CORONA PATHOLOGY SERVICES, INC., Petitioner v. COMMISSIONER OF INTERNAL REVENUE, Respondent, UNITED STATES TAX COURT - MEMORANDUM DECISION, T.C. Memo. 2003-120, Docket No. 11433-02L., Filed April 28, 2003
CORONA PATHOLOGY SERVICES, INC., Petitioner v. COMMISSIONER OF INTERNAL REVENUE, Respondent
UNITED STATES TAX COURT - MEMORANDUM DECISION
T.C. Memo. 2003-120
Docket No. 11433-02L.
Filed April 28, 2003.
Shirley Gorospe (an officer), for petitioner.
Karen N. Sommers , for respondent.
LARD, Judge : Petitioner petitioned the Court under section 6330(d) to review respondent's determination as to a proposed levy upon its property. 1 Respondent proposed the levy to collect 1997 and 1998 Federal income taxes of approximately $1,158.53 and $11,481.14, respectively 2 . Currently, the case is before the Court on respondent's motion for summary judgment under Rule 121. Although ordered to do so, petitioner did not file a response to respondent's motion.
1 ═ Petitioner's mailing address was in Corona, California, when its petition was filed.
2 ═ We use the term "approximately" because these amounts were computed before the present proceeding and have since increased on account of interest.
We shall grant respondent's motion for summary judgment. Section references are to the applicable versions of the Internal Revenue Code. Rule references are to the Tax Court Rules of Practice and Procedure.
Petitioner failed to file 1992, 1994, 1995, and 1997 Forms 1120, U.S. Corporation Income Tax Return, and failed to file Forms 941, Employment Tax Return, for the second and fourth quarters of 2001. Petitioner filed untimely 2000 and 2001 Forms 1120.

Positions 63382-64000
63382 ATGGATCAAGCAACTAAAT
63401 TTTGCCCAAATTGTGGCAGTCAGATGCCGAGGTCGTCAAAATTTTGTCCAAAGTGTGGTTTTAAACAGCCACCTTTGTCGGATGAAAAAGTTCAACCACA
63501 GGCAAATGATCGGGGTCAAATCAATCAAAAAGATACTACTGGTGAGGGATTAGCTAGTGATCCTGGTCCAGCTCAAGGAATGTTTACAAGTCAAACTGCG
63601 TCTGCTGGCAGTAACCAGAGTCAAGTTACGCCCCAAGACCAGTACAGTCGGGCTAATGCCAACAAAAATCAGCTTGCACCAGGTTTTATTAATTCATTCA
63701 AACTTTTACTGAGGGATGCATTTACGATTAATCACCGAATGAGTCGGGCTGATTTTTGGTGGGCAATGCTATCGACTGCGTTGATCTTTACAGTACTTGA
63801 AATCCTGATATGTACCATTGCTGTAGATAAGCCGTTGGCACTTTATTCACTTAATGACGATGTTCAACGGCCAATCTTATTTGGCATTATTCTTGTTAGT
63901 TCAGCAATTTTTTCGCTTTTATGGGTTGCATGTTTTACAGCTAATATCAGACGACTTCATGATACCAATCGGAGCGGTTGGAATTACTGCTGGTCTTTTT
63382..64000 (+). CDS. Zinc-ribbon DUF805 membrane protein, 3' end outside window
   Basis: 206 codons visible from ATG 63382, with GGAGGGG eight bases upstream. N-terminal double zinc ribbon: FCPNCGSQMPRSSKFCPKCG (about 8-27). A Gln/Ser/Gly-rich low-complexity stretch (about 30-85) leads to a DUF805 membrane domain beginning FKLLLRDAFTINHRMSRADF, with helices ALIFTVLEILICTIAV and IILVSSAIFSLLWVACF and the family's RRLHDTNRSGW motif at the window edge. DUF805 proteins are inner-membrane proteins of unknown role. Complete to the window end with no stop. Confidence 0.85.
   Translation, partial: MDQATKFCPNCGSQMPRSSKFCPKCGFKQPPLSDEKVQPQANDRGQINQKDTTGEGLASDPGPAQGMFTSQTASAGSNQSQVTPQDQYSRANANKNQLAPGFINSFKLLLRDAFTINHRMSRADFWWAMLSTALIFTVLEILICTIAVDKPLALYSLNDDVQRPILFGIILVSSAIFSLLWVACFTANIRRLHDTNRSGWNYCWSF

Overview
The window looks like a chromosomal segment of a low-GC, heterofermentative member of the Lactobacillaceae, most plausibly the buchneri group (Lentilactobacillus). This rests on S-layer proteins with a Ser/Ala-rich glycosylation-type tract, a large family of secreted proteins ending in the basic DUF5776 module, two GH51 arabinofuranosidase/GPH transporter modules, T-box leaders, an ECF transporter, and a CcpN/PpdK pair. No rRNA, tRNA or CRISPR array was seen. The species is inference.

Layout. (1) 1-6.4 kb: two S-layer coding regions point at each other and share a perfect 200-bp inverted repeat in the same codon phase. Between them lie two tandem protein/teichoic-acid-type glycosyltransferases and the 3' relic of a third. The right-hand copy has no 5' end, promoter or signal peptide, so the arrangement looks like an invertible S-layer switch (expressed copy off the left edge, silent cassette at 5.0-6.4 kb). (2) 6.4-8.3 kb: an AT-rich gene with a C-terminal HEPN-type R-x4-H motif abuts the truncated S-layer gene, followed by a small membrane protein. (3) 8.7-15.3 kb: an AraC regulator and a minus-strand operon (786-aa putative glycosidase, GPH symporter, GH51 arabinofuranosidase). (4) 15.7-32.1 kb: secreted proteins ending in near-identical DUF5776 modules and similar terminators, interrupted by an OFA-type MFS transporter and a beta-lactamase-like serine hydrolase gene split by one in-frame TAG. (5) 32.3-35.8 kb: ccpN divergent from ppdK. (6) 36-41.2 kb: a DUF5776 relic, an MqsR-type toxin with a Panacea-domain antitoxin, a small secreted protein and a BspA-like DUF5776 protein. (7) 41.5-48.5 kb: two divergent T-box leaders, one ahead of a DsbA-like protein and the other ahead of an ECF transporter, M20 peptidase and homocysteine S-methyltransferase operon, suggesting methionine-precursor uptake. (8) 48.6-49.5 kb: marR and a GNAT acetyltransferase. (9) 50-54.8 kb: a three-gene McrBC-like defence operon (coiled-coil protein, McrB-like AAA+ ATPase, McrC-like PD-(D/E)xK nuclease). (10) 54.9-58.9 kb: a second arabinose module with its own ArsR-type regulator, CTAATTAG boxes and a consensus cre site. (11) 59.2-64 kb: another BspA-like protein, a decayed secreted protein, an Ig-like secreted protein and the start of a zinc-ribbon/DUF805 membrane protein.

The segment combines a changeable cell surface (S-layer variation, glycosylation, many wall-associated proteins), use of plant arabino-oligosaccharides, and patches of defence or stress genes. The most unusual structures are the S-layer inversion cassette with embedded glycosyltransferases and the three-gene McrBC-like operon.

On August 16, 2000, respondent mailed to petitioner a letter, Final Notice--Notice of Intent to Levy and Notice of Your Right to a Hearing (final notice). The final notice informed petitioner of its tax liabilities for 1997 and 1998. The final notice also informed petitioner of (1) respondent's intent to collect that liability through a levy upon its property under section 6331 and (2) petitioner's right under section 6330 to a hearing with respondent's office of Appeals (Appeals) to discuss the proposed levy.
On September 13, 2000, petitioner requested the referenced hearing. Later, Appeals held that hearing with petitioner by telephone. At the hearing, petitioner did not dispute the existence or amount of its tax liabilities for 1997 and 1998. The only issue raised by petitioner was that it needed more time to pay its tax liabilities through an installment agreement.
During the hearing, the Appeals officer reviewed the transcripts of petitioner's accounts for 1992, 1994, 1995, 1997, 1998, 2000, and 2001 and discerned that petitioner had not filed its 1992, 1994, 1995, and 1997 Forms 1120, or its Forms 941 for the second and fourth quarters of 2001. The Appeals officer also discerned that petitioner had not made any estimated payments for 2001 or payroll deposits for the second and fourth quarters of 2001. The Appeals officer reviewed petitioner's financial records and discerned: (1) Petitioner had commingled its funds with the funds of a related corporation, and (2) petitioner's corporate funds had been used to pay the personal expenses of petitioner's shareholders. 3 These personal expenses included automobile insurance for all vehicles used in their household, housecleaning, children's college expenses, checks to children, ╜groceries, utilities, clothing, personal fitness, home pool supplies and services, magazine and newspaper subscriptions, accounting and legal fees, and numerous cash withdrawals. The Appeals officer also reviewed an "Incomplete" Form 433, Collection Information Statement, that petitioner had filed with the Commissioner as to its request to make installment payments.